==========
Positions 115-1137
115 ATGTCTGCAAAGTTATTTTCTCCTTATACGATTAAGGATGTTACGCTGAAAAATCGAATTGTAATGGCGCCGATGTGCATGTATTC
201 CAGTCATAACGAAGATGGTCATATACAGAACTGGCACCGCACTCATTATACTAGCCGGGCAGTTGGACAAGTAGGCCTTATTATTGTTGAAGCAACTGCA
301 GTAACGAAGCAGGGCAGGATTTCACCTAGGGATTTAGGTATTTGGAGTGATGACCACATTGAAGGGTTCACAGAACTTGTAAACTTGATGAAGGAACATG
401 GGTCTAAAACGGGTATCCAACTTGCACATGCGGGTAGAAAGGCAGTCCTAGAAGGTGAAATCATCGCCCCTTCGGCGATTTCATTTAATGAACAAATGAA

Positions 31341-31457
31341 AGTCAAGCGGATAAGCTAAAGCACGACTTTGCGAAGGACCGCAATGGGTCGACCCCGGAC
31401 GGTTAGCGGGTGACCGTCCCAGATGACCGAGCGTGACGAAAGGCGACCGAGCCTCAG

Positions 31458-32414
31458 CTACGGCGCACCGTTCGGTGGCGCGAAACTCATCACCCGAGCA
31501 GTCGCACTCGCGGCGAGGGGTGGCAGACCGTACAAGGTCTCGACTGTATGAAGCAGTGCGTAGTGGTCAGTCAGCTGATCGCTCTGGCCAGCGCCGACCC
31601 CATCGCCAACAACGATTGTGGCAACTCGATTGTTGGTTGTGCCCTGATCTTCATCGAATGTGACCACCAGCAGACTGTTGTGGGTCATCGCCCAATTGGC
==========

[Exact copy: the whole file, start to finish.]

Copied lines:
Positions 115-1137
115 ATGTCTGCAAAGTTATTTTCTCCTTATACGATTAAGGATGTTACGCTGAAAAATCGAATTGTAATGGCGCCGATGTGCATGTATTC
201 CAGTCATAACGAAGATGGTCATATACAGAACTGGCACCGCACTCATTATACTAGCCGGGCAGTTGGACAAGTAGGCCTTATTATTGTTGAAGCAACTGCA
301 GTAACGAAGCAGGGCAGGATTTCACCTAGGGATTTAGGTATTTGGAGTGATGACCACATTGAAGGGTTCACAGAACTTGTAAACTTGATGAAGGAACATG
401 GGTCTAAAACGGGTATCCAACTTGCACATGCGGGTAGAAAGGCAGTCCTAGAAGGTGAAATCATCGCCCCTTCGGCGATTTCATTTAATGAACAAATGAA

Positions 31341-31457
31341 AGTCAAGCGGATAAGCTAAAGCACGACTTTGCGAAGGACCGCAATGGGTCGACCCCGGAC
31401 GGTTAGCGGGTGACCGTCCCAGATGACCGAGCGTGACGAAAGGCGACCGAGCCTCAG

Positions 31458-32414
31458 CTACGGCGCACCGTTCGGTGGCGCGAAACTCATCACCCGAGCA
31501 GTCGCACTCGCGGCGAGGGGTGGCAGACCGTACAAGGTCTCGACTGTATGAAGCAGTGCGTAGTGGTCAGTCAGCTGATCGCTCTGGCCAGCGCCGACCC
31601 CATCGCCAACAACGATTGTGGCAACTCGATTGTTGGTTGTGCCCTGATCTTCATCGAATGTGACCACCAGCAGACTGTTGTGGGTCATCGCCCAATTGGC